• #7
    • October 5, 2017 at 8:34 pm
    • 5 likes
  8. Member

    FYI, it was written pre-conversion.

    • #8
    • October 5, 2017 at 8:34 pm
    • 3 likes
  9. Member

    I thousand thanks to your boy. I wish you and your wife all the strength in the world.

    • #9
    • October 5, 2017 at 11:08 pm
    • 3 likes
  10. Member

    EJHill (View Comment):
    As someone who went through this process a little over three years ago let me say, “Welcome to the family.” You will find out that moment that you show up to MEPS for the official departure to Boot it wasn’t just your son that joined the Marines it was your entire family.

    You will be proud and scared to death. The Corps will become prominent in your life. As Marines look at each other as brothers and sisters, you will look at these fine young people as your sons and daughters. When a Marine dies you may uncontrollably shed a tear as there but for the grace of God go you.

    There are not only quite a few Marines here but there are plenty of Marine parents who stand ready to answer your questions and offer support. (@annefy has two sons in. Her boys were “Hollywood” Marines, which is what Marines from “The Island” call Recruit Depot San Diego.)

    Well hell. And welcome to the family indeed. Got one at Camp Pendleton and another in Hawaii (heading to Okinawa soon – his second trip there).

    We’re not too far from San Diego and as mentioned son #1 is at Pendleton. Give me a shout if we can be of assistance; we’ve got good cooks here and we’ve fed many a Marine.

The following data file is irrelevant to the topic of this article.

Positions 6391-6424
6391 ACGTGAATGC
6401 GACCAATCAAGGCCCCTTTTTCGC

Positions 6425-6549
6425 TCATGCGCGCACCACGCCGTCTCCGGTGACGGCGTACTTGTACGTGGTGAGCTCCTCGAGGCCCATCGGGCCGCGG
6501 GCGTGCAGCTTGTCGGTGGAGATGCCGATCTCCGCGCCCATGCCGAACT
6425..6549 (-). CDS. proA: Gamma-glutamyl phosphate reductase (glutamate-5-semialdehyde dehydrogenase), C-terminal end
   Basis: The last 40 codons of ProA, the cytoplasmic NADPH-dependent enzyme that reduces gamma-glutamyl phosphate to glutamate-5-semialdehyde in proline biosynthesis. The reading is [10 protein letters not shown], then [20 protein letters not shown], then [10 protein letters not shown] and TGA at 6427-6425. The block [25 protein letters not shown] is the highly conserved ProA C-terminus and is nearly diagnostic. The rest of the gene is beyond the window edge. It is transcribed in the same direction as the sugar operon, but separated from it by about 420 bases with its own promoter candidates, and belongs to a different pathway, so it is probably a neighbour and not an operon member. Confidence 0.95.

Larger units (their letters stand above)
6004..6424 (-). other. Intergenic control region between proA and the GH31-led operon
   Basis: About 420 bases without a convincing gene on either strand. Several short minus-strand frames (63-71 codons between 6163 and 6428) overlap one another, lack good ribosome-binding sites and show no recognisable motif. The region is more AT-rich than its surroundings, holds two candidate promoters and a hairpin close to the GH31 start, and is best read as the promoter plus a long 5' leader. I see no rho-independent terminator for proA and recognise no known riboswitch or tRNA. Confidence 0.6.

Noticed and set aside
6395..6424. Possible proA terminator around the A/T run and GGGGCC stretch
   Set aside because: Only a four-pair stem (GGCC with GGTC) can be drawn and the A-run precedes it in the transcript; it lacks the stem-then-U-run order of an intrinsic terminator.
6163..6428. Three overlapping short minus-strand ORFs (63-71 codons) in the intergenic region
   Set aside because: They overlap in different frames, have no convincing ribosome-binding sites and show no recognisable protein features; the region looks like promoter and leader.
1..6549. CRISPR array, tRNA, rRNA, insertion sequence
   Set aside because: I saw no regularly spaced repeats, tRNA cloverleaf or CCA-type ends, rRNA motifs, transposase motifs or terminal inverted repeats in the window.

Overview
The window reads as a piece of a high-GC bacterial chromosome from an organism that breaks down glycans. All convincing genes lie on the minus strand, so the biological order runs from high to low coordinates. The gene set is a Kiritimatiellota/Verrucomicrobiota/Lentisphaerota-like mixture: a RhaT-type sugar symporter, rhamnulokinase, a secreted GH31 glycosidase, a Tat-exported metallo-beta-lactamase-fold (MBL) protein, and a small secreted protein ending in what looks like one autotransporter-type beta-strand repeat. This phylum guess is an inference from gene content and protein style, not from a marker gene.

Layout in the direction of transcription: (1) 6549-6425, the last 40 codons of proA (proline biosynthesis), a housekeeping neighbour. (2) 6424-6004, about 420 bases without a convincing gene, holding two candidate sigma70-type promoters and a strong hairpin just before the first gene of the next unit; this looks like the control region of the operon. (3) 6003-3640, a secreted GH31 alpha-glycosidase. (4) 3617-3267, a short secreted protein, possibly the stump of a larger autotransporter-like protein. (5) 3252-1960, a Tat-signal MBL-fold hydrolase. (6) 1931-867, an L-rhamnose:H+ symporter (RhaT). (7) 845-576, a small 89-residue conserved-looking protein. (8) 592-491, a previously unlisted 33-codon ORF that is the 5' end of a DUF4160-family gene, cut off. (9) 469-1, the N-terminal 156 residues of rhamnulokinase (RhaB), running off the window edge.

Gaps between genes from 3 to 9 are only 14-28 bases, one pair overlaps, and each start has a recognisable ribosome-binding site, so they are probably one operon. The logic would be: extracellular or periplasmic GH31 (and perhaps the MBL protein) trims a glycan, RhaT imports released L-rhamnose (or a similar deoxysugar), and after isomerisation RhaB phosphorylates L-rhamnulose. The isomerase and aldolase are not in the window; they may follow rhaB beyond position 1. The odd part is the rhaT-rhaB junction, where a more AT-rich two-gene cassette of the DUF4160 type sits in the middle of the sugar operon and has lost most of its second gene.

God bless you and your boy and give your wife a hug. Trust me, she needs it.

    Regarding Mattis? When his appointment was but a rumor son #2 (the good looking guy in above picture) posted on Facebook: Please, baby Jesus, let it be true.

    When I asked son #1 his opinion he just smiled. Son #1 NEVER smiles.

    • #10
    • October 6, 2017 at 12:52 am
    • 5 likes
  11. Member

    From now on, November 10 (Marine Corps birthday) will be a special celebration in your family. Make sure to bake a cake and say a prayer for those who do a dangerous and often thankless job so the rest of us can rest easy.

    • #11
    • October 6, 2017 at 4:33 am
    • 2 likes
  12. Member

    God speed to your boy and Sempre Fi to all the leathernecks out there. And for what it’s worth I have a son in the Army and when asked how I feel about that I say “abundantly proud and terrified.”

    • #12
    • October 6, 2017 at 5:26 am
    • 5 likes
  13. Thatcher

    I’m so pleased for you. We’re a Navy family (thank you very much), but when Mr. CoolGuy was finished serving, his civilian job had him working for the Marines. He deployed to the first Gulf War with a company of them from Twenty-Nine Palms. (He was the tech that kept their surveillance devices working.) When I asked him, all worried, “But you won’t have a weapon? What will you do when there’s shooting?” He grinned and replied, “I have something better—I have 50 Marines.”

    He likes to tease them, pointing out that their checks are signed by the SecNav, but our Navy family (currently: youngest son is a sonar tech on a fast attack submarine) has high regard for the USMC. Hoo—ah!

    And, it’s true: the whole family is in, not matter what you might think.